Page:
Unfortunately, the field has been slow to adopt hyperlipidemia and hyperinsulinemia as prime targets for diabetes therapy. It’s difficult to change scientific thinking, and most researchers are still stuck on insulin resistance as the ultimate molecular cause of metabolic dysfunction. Yet modern treatments often worsen prognosis. The time has come to focus on ways to protect the β cell, and research is now revealing just how to do that. Diverse stem cell therapies in development that are designed to stimulate the production of new β cells could also improve pancreatic function. We must follow the science as it leads us in new directions, and thoroughly test some of these novel approaches that have begun to show promise. 

Barbara E. Corkey is Zoltan Kohn Professor of Medicine, Director of the Obesity Research Center and Vice Chair for Research in the Department of Medicine at Boston University School of Medicine. She would like to express special appreciation to Dylan Thomas, Marie McDonnell, Richard Corkey, and Stanley Schwartz for their valuable suggestions on this article.

References

  1. S.S. Schwartz et al., “The time is right for a new classification system for diabetes: Rationale and implications of the β cell–centric classification schema,” Diabetes Care, 39:179-86, 2016.
  2. S. Del Prato et al.,  “Effect of sustained physiologic hyperinsulinaemia and hyperglycaemia on insulin secretion and insulin sensitivity in man,” Diabetologia, 37:1025-35, 1994.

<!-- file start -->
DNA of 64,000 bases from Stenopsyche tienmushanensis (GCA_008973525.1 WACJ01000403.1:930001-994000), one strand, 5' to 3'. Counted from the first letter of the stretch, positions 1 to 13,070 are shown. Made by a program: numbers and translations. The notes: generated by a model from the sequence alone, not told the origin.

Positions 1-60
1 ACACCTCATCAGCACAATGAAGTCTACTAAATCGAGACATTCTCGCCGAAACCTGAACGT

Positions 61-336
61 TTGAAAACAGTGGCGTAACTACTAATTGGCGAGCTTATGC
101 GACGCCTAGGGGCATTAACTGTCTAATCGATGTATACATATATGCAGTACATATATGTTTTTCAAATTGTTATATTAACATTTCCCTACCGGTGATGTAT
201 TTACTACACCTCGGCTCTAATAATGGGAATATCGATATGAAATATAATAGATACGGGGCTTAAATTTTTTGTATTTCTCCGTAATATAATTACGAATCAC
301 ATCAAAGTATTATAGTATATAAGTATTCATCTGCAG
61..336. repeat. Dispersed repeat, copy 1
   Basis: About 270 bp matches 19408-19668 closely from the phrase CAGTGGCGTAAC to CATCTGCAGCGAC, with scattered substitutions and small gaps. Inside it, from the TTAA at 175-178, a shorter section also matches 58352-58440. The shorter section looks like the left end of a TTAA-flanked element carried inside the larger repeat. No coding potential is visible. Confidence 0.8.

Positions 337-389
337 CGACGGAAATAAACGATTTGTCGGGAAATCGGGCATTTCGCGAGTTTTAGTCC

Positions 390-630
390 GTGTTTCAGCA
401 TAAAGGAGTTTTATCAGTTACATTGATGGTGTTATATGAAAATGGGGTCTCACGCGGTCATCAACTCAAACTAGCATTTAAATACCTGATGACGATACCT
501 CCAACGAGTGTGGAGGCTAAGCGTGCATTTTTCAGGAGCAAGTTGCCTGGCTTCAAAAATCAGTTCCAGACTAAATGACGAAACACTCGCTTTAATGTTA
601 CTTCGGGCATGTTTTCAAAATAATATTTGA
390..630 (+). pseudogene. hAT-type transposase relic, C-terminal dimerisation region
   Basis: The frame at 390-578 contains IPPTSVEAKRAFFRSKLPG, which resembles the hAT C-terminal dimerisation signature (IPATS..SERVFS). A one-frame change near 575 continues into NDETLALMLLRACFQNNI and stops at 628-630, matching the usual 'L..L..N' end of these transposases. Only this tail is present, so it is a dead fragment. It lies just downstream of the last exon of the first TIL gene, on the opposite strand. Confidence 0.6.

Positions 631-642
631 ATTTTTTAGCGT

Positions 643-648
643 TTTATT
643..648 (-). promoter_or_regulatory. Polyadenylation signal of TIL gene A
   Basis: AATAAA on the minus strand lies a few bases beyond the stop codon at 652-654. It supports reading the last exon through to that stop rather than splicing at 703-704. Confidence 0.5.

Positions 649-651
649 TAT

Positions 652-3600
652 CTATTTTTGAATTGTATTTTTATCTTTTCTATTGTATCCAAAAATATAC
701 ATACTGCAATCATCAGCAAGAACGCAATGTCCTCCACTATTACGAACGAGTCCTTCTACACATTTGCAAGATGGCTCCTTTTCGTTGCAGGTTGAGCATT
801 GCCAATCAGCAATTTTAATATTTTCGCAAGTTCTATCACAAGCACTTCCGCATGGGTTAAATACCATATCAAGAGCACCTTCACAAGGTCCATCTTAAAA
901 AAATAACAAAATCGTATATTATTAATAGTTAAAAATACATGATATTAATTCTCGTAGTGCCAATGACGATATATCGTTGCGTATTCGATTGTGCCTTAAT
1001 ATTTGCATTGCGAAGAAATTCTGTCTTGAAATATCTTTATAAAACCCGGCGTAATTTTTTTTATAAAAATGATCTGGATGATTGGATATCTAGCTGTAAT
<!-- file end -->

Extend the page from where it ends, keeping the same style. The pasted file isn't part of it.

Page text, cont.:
3. B.E. Corkey, J.T. Deeney, “Acyl CoA regulation of metabolism and signal transduction,” Prog Clin Biol Res, 321:217-32, 1990.
  4. M.P. St-Onge, P.J. Jones, “Physiological effects of medium-chain triglycerides: Potential agents in the prevention of obesity,” J Nutr, 132:329-32, 2002.
  5. F.P. Mancini et al., “Fenofibrate prevents and reduces body weight gain and adiposity in diet-induced obese rats,” FEBS Lett, 491:154-58, 2001.
  6. C. Weyer et al., “A high fasting plasma insulin concentration predicts type 2 diabetes independent of insulin resistance: Evidence for a pathogenic role of relative hyperinsulinemia,” Diabetes, 49:2094-101, 2000.
  7. G. Gulli et al., “The metabolic profile of NIDDM is fully established in glucose-tolerant offspring of two Mexican-American NIDDM parents,” Diabetes, 41:1575-86, 1992.
  8. S.M. Haffner et al., “Decreased insulin secretion and increased insulin resistance are independently related to the 7-year risk of NIDDM in Mexican-Americans,” Diabetes, 44:1386-91, 1995.
  9. S. Lillioja et al., “Insulin resistance and insulin secretory dysfunction as precursors of non–insulin-dependent diabetes mellitus. Prospective studies of Pima Indians,” N Engl J Med, 329:1988-92, 1993.
  10. R.A. Sicree et al., “Plasma insulin response among Nauruans: Prediction of deterioration in glucose tolerance over 6 yr,” Diabetes, 36:179-86, 1987.
  11. 1W.J. Pories, G.L. Dohm, “Diabetes: Have we got it all wrong?” Diabetes Care,  35:2438-42, 2012.
  12. R. Gutman et al., “Diazoxide prevents the development of hormonal and metabolic abnormalities present in rats fed a sucrose rich diet,” Horm Metab Res, 17:491-94, 1985.
  13. K. Maedler et al., “Glucose- and interleukin-1 β-induced β cell apoptosis requires Ca2+ influx and extracellular signal–regulated kinase (ERK) 1/2 activation and is prevented by a sulfonylurea receptor 1/inwardly rectifying K+ channel 6.2 (SUR/Kir6.2) selective potassium channel opener in human islets,” Diabetes, 53:1706-13, 2004.